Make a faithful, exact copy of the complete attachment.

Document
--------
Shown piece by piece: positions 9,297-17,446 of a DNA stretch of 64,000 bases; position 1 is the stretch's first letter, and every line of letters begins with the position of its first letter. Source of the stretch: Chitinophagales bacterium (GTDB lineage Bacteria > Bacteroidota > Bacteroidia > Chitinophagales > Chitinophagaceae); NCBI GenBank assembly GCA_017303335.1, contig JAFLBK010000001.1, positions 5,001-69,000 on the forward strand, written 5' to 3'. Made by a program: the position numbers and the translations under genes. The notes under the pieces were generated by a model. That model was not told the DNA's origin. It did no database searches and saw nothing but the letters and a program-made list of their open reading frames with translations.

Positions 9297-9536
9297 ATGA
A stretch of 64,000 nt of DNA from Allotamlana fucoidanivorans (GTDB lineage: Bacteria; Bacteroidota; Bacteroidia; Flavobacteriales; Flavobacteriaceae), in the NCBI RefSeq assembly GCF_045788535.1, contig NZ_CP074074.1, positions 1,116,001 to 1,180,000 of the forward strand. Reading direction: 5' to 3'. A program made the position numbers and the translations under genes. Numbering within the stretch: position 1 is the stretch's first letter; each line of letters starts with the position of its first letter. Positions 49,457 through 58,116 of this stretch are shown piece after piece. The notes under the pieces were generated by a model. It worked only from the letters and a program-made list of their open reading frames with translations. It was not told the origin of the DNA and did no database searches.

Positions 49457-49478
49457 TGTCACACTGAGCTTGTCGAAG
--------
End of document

Shown piece by piece: positions 9,297-17,446 of a DNA stretch of 64,000 bases; position 1 is the stretch's first letter, and every line of letters begins with the position of its first letter. Source of the stretch: Chitinophagales bacterium (GTDB lineage Bacteria > Bacteroidota > Bacteroidia > Chitinophagales > Chitinophagaceae); NCBI GenBank assembly GCA_017303335.1, contig JAFLBK010000001.1, positions 5,001-69,000 on the forward strand, written 5' to 3'. Made by a program: the position numbers and the translations under genes. The notes under the pieces were generated by a model. That model was not told the DNA's origin. It did no database searches and saw nothing but the letters and a program-made list of their open reading frames with translations.

Positions 9297-9536
9297 ATGA
A stretch of 64,000 nt of DNA from Allotamlana fucoidanivorans (GTDB lineage: Bacteria; Bacteroidota; Bacteroidia; Flavobacteriales; Flavobacteriaceae), in the NCBI RefSeq assembly GCF_045788535.1, contig NZ_CP074074.1, positions 1,116,001 to 1,180,000 of the forward strand. Reading direction: 5' to 3'. A program made the position numbers and the translations under genes. Numbering within the stretch: position 1 is the stretch's first letter; each line of letters starts with the position of its first letter. Positions 49,457 through 58,116 of this stretch are shown piece after piece. The notes under the pieces were generated by a model. It worked only from the letters and a program-made list of their open reading frames with translations. It was not told the origin of the DNA and did no database searches.

Positions 49457-49478
49457 TGTCACACTGAGCTTGTCGAAG